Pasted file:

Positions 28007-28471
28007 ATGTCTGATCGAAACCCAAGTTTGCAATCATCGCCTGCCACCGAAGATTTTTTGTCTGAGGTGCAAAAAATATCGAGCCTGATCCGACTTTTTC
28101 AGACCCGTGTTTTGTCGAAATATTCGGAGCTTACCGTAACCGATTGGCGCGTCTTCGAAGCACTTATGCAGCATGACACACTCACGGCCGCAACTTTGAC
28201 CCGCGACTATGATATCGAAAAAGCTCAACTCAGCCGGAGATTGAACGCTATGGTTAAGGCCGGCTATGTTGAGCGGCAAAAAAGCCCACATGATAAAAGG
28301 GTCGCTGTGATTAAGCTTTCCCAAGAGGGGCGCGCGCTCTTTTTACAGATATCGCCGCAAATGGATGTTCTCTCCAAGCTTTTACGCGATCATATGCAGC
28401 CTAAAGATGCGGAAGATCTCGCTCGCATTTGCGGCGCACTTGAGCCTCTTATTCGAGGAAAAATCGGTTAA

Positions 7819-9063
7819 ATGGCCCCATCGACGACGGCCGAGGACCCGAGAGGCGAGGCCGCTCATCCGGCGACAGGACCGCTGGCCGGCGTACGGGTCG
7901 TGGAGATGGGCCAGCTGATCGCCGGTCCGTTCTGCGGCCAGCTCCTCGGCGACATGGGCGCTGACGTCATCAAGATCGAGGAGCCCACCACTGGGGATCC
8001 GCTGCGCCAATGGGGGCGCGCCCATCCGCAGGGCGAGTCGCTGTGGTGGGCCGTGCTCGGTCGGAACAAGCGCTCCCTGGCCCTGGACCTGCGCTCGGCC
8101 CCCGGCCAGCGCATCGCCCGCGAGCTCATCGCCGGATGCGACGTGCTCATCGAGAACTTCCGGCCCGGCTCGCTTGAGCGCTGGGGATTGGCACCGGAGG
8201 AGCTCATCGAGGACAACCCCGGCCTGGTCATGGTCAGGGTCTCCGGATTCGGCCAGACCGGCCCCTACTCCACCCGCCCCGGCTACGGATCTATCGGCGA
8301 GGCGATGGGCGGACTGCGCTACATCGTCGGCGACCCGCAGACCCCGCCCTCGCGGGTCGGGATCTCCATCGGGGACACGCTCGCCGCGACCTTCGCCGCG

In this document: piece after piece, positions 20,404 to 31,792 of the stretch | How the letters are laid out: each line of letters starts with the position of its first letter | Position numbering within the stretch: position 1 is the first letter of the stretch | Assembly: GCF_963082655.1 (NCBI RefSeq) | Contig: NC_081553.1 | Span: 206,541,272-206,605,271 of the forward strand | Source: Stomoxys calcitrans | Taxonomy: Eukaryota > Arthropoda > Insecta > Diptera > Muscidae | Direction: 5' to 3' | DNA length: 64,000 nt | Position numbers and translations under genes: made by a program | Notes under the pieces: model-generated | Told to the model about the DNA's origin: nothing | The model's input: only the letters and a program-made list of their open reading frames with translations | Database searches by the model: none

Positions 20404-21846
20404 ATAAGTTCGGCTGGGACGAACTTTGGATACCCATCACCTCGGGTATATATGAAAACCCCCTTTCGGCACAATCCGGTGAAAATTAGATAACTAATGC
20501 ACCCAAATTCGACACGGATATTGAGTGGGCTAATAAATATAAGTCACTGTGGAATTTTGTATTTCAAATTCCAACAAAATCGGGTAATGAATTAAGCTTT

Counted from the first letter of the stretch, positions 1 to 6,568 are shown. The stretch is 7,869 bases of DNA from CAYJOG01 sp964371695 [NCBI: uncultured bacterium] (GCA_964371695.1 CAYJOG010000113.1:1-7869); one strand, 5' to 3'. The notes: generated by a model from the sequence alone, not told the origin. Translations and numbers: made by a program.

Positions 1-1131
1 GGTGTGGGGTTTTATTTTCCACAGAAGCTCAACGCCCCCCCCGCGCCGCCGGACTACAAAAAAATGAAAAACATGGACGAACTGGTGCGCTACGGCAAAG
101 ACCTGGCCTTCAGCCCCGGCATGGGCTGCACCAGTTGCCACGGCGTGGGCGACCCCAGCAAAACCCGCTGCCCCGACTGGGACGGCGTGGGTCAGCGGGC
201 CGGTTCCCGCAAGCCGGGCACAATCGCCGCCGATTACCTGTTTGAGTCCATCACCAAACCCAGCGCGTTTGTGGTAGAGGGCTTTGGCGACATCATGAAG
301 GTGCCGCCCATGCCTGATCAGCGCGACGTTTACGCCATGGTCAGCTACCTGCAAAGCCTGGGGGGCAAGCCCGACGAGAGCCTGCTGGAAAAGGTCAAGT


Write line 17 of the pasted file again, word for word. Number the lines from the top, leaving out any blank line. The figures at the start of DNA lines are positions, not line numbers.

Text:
20501 ACCCAAATTCGACACGGATATTGAGTGGGCTAATAAATATAAGTCACTGTGGAATTTTGTATTTCAAATTCCAACAAAATCGGGTAATGAATTAAGCTTT